What a great day we had! Small in numbers (which meant plenty of room to spread out) but big on production and satisfaction – and not forgetting cake. Chris demonstrated the simple squares, strips and slice concept that was the starting point for the top. Our initial plan for the day had been 1. piece small quilt top, then 2. quilt the top and finally 3. bind the quilt top – keeping everything small and simple as per the title of the class. And that could have happened. However, our crack team of quilters decided that they were having too much fun playing with possibilities to move on to quilting and binding, so we contented ourselves with demonstrations and Important Things To Remember. This is what we both enjoy about our classes – we can adapt on the spot to meet the needs of the class, and everyone is happy. So, no finished small and simple quilts to show, but you can enjoy some of the fabrics and work in progress -
Much activity at the Rural Office this week – Barbara is finishing up the worksheets and instructions for our Mystery Day in May. The colours and fabrics for our sample were based on some rather delicious threads that fell out of a box while searching for something else
Is the title of our workshop on Saturday. Sadly, following a spate of last minute cancellations (sudden realisation that it is half term?), the first word describes the size of the class. So – here is your opportunity to come along and try a C&B workshop tailored specifically for complete beginners as well as those who wish to update, practice or perfect their skills. We have planned a small quilt top – a really simple-to-piece block with loads of design possibilities to explore for those who wish – which will then provide you with the opportunity to play around with machine quilting, both with the walking foot and free-motion. We will follow this with an in-depth tutorial on binding and finishing your quilt.
Barbara made a small sample a few weeks ago – you may have seen the photo on the blog earlier -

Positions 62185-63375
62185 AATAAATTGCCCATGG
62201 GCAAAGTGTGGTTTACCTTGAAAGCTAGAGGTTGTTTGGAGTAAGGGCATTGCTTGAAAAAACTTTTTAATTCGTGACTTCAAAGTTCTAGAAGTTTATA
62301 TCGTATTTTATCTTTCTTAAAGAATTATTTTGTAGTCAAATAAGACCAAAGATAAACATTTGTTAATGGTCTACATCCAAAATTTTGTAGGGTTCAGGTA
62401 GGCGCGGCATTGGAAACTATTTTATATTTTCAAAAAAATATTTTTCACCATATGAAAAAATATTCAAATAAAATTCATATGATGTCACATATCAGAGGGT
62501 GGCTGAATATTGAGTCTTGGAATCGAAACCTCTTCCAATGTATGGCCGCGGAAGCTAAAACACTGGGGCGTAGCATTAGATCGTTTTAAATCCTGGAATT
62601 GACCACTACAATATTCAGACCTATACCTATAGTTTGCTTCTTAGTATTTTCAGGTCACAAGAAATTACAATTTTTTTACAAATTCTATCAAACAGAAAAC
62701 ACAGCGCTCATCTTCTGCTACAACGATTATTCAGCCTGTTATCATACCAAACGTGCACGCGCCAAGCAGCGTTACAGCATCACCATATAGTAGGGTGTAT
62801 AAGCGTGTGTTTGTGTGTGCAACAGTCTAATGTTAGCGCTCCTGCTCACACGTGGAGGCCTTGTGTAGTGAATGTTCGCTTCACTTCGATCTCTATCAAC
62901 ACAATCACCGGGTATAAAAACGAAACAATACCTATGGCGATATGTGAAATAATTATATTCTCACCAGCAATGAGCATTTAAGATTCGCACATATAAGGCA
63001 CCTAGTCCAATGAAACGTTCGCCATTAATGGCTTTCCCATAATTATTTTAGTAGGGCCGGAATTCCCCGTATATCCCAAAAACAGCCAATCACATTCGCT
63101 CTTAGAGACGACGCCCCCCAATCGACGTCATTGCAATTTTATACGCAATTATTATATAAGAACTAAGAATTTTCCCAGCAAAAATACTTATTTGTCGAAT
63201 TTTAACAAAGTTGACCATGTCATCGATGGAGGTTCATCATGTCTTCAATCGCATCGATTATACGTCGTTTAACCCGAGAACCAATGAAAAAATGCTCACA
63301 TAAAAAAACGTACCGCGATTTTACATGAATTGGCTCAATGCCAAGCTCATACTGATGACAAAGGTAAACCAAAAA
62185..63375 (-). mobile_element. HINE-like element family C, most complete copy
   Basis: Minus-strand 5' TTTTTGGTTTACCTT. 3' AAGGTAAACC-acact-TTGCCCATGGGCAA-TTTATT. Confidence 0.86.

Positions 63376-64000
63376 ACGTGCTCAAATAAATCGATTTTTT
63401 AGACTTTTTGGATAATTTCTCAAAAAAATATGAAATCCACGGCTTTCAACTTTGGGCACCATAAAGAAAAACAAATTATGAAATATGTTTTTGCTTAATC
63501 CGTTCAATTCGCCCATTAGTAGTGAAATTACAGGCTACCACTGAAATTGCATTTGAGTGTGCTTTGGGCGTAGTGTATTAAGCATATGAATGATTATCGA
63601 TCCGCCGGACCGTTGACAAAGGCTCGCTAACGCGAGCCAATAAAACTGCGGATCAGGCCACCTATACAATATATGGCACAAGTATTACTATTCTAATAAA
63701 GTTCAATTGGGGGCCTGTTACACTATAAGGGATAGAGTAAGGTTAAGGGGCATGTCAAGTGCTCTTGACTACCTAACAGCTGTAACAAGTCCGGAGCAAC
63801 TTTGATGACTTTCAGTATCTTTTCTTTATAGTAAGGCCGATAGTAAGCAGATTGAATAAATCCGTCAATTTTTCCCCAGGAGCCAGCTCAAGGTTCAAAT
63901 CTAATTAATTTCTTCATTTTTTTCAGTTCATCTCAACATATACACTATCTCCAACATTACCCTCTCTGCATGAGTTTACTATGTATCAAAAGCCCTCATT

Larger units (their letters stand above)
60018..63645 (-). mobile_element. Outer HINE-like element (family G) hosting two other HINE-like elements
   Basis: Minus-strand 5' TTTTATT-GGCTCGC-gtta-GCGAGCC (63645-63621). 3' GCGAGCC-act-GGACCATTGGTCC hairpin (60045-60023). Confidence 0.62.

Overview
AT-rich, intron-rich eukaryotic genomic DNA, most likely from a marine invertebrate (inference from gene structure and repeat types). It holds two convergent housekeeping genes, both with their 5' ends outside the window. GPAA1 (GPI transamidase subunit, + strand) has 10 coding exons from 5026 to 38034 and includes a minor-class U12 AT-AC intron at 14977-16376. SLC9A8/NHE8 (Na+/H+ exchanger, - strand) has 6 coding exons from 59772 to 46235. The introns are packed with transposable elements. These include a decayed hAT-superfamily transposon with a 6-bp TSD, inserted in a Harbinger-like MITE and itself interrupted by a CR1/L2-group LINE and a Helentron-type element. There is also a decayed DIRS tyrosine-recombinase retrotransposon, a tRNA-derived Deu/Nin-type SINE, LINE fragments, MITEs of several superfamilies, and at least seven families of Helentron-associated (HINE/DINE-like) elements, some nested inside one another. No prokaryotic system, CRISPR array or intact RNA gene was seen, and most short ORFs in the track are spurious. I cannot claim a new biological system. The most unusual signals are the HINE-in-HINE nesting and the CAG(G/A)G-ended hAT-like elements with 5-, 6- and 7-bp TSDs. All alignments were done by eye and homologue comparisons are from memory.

and Chris made a larger version some years ago – which you probably haven’t seen before -
- they look very different but use the same block; the main difference is one of scale. Being so quick to make this design is ideal for anyone who makes Linus or other charity quilts and this Saturday would provide an ideal day to get away from the phone and family and use up those strips and squares. Why not give it a go? It promises to be a fun day. And we will as usual be providing plenty of biscuits and cake, all calorie-free as they’re away from home!
No, not a new Olympic sport – merely the gentle (?) art of trying to get a large quilt layered up and under a domestic sewing machine in a relatively confined space. Chris seems to have been doing a lot of it lately as part of a drive to get a few UFOs out of the way and off the list. So, having created a backing and pressed it, it is necessary to create a large enough space to lay it out flat. . .
First – move the furniture . .
next – move the books . . .
Lay the backing out and pin it to the carpet.
Spray glue onto the wadding and stick it to the backing – trying not to get glue on the carpet!
Glue the wadding again and stick the quilt top down, smoothing out as many wrinkles as possible.
Carefully pick up the quilt sandwich and lug it upstairs to the sewing room. (note the technical terminology – Barbara) Don’t forget to remove the pins from the carpet first. The quilt layers now need to be pinned as the quilt is too big for just glue to hold it together. The sewing room floor is hard with a vinyl covering – ideal for pinning, unlike the sitting room floor where it is just too easy to pin the whole thing to the carpet and picking it up involves a lot of unpinning, repinning and bad language. But the sewing room floor is also too small to spread a big quilt out . .
. . so it has to be glued together downstairs and can then be safely pinned in sections upstairs.
The small brown cushion thing is a garden kneeler, a Christmas present from little sister who was somewhat bemused by Chris’s delight with this small gift and even more bemused when she announced it would ‘go upstairs straight away’. Isn’t the garden outside? It was when last we looked?
Once pinned the quilt was tossed over the bannister and the landing bookcase – with a couple of pillows under it keep it as crease free as possible. . .(is this a crucial step in the proceedings? Barbara)
. . . all ready for when Chris next has a free day to fire up the machine and get stitching.
Must remember to get some thread too.